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Full-Text Articles in Political Science

Access To Communication In United States Prisons: Reducing Recidivism Through Expanded Communication Programs With Inmates, Lilie Gross Dec 2016

Access To Communication In United States Prisons: Reducing Recidivism Through Expanded Communication Programs With Inmates, Lilie Gross

Politics & Government Undergraduate Theses

The need for better communication systems in prisons is dire and will reduce recidivism rates in the United States. Not only is communication via phone lines extremely expensive and corrupt, it is almost impossible. Inmates in United States Prisons need this availability and option to communicate with their families and maintain outside relationships. While maintaining healthy and positive relationships is good for inmate's mental health, it also decreases the risk of recidivism. This paper aims to highlight the benefits of phone communication and relationships between inmates and family on the outside for it will decrease the 50% recidivism rate ...


Tragedy, Outrage & Reform Crimes That Changed Our World: 1911 – Triangle Factory Fire – Building Safety Codes, Paul H. Robinson, Sarah M. Robinson Dec 2016

Tragedy, Outrage & Reform Crimes That Changed Our World: 1911 – Triangle Factory Fire – Building Safety Codes, Paul H. Robinson, Sarah M. Robinson

Faculty Scholarship at Penn Law

Can a crime make our world better? Crimes are the worst of humanity’s wrongs but, oddly, they sometimes do more than anything else to improve our lives. As it turns out, it is often the outrageousness itself that does the work. Ordinary crimes are accepted as the background noise of our everyday existence but some crimes make people stop and take notice – because they are so outrageous, or so curious, or so heart-wrenching. These “trigger crimes” are the cases that this book is about.

They offer some incredible stories about how people, good and bad, change the world around ...


Sex Trafficking Of Women Around U.S. Military Bases In South Korea: Impact Of New U.S. Laws And Policies Since 2000, Amy Levesque, Donna M. Hughes Dr. Sep 2016

Sex Trafficking Of Women Around U.S. Military Bases In South Korea: Impact Of New U.S. Laws And Policies Since 2000, Amy Levesque, Donna M. Hughes Dr.

Donna M. Hughes

Since the Korean War and permanent stationing of U.S. troops in the Republic of Korea (ROK), U.S. servicemen stationed in the ROK have purchased sex from women trafficked domestically and across international borders to work in bars and clubs surrounding U.S. military bases. For decades, the Department of Defense (DoD) and United States Forces Korea (USFK) denied that U.S. servicemen purchased sex and did not enforce the Uniform Code of Military Justice, Article 138-34 Pandering and Prostitution, which states that buying sex is illegal and punishable by military law. The DoD and USFK did not connect ...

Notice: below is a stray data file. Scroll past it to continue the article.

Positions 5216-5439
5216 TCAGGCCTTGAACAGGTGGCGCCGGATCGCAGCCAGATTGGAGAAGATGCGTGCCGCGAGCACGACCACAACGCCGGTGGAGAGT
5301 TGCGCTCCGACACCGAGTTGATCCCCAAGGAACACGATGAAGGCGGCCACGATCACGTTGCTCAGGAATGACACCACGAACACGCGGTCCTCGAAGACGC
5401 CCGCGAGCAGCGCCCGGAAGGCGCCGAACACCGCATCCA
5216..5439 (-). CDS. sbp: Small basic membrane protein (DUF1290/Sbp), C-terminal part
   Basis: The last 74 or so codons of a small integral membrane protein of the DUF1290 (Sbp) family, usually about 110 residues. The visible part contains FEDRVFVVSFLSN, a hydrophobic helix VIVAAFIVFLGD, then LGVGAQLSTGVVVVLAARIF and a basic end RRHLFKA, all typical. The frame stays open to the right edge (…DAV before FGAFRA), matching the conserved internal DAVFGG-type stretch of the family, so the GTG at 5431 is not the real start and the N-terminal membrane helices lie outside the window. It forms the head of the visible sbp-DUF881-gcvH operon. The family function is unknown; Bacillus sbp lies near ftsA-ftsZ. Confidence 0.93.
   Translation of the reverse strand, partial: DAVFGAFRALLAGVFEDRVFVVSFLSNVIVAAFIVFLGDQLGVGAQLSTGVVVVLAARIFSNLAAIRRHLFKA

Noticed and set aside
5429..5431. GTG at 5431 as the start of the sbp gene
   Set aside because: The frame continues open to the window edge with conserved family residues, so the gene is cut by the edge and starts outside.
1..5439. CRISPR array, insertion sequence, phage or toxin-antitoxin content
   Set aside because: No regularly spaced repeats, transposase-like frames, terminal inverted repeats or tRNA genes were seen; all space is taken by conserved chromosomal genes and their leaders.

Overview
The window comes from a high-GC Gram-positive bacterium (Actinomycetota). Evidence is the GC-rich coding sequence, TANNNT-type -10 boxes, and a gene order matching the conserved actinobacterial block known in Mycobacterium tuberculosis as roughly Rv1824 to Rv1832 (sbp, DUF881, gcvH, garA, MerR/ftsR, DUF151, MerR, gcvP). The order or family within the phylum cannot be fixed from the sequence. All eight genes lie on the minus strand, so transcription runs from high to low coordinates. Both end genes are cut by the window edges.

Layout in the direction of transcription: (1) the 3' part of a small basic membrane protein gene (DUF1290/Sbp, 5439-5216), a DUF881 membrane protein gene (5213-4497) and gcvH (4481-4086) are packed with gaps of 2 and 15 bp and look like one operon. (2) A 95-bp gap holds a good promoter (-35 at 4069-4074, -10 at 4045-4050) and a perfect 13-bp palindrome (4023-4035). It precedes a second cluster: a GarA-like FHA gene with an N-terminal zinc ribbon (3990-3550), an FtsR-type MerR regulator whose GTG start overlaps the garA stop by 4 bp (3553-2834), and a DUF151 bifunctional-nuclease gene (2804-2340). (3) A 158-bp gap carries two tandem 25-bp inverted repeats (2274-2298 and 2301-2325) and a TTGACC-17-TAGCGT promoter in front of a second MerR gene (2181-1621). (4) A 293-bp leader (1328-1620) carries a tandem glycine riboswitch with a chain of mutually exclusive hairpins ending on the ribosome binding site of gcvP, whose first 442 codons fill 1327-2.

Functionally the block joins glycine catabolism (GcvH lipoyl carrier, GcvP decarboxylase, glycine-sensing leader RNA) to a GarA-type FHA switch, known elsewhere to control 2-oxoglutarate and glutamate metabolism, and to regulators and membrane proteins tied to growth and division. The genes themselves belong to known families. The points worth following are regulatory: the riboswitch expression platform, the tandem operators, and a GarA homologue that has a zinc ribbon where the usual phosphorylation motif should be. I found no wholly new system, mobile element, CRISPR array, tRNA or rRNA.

Crime, Morality, And Republicanism, Richard Dagger Jul 2016

Crime, Morality, And Republicanism, Richard Dagger

Political Science Faculty Publications

One of the abiding concerns of the philosophy of law has been to establish the relationship between law and morality. Within the criminal law, this concern often takes the form of debates over legal moralism--that is, "the position that immorality is sufficient for criminalization" (Alexander 2003: 131). This paper approaches these debates from the perspective of the recently revived republican tradition in politics and law. Contrary to what is usually taken to be liberalism's hostility to legal moralism, and especially to attempts to promote virtue through the criminal law, the republican approach takes the promotion of virtue to be ...


The Legal And Political Implications Of The Nypd's Counterterrorism Operations Overseas: The International Liaison Program, Jia Ma May 2016

The Legal And Political Implications Of The Nypd's Counterterrorism Operations Overseas: The International Liaison Program, Jia Ma

Student Honors Theses By Year

This paper analyzes one of the New York Police Department’s (“NYPD”) signature international endeavors: the International Liaison Program (“ILP”). It focuses on the political and legal bases for creating and maintaining the ILP. Specifically, the paper examines arguments that the ILP may represent a violation of the U.S. constitutional principles and New York law. The paper illustrates that the existence of the ILP reflects deficiencies of the current state of counterterrorism law in the U.S. and the need to build and perfect the legal institution in the area of domestic counterterrorism operations.


Rape And Sexual Violence: Questionable Inevitability And Moral Responsibility In Armed Conflict, Katherine W. Bogen Apr 2016

Rape And Sexual Violence: Questionable Inevitability And Moral Responsibility In Armed Conflict, Katherine W. Bogen

Scholarly Undergraduate Research Journal at Clark

Wartime sexual violence is a critical human rights issue that usurps the autonomy of its victims as well as their physical and psychological safety. It occurs in both ethnic and non-ethnic wars, across geographic regions, against both men and women, and regardless of the “official” position of commanders, states, and armed groups on the use of rape as tactic of war. This problem is current, pervasive, and global in spite of the status of wartime sexual violence perpetration as a crime against humanity and the capacity of the international criminal court to indict offenders. Though some scholars have argued that ...


Can The International Criminal Court Deter Atrocity?, Hyeran Jo, Beth A. Simmons Mar 2016

Can The International Criminal Court Deter Atrocity?, Hyeran Jo, Beth A. Simmons

Faculty Scholarship at Penn Law

Whether and how violence can be controlled to spare innocent lives is a central issue in international relations. The most ambitious effort to date has been the International Criminal Court (ICC), designed to enhance security and safety by preventing egregious human rights abuses and deterring international crimes. We offer the first systematic assessment of the ICC's deterrent effects for both state and nonstate actors. Although no institution can deter all actors, the ICC can deter some governments and those rebel groups that seek legitimacy. We find support for this conditional impact of the ICC cross-nationally. Our work has implications ...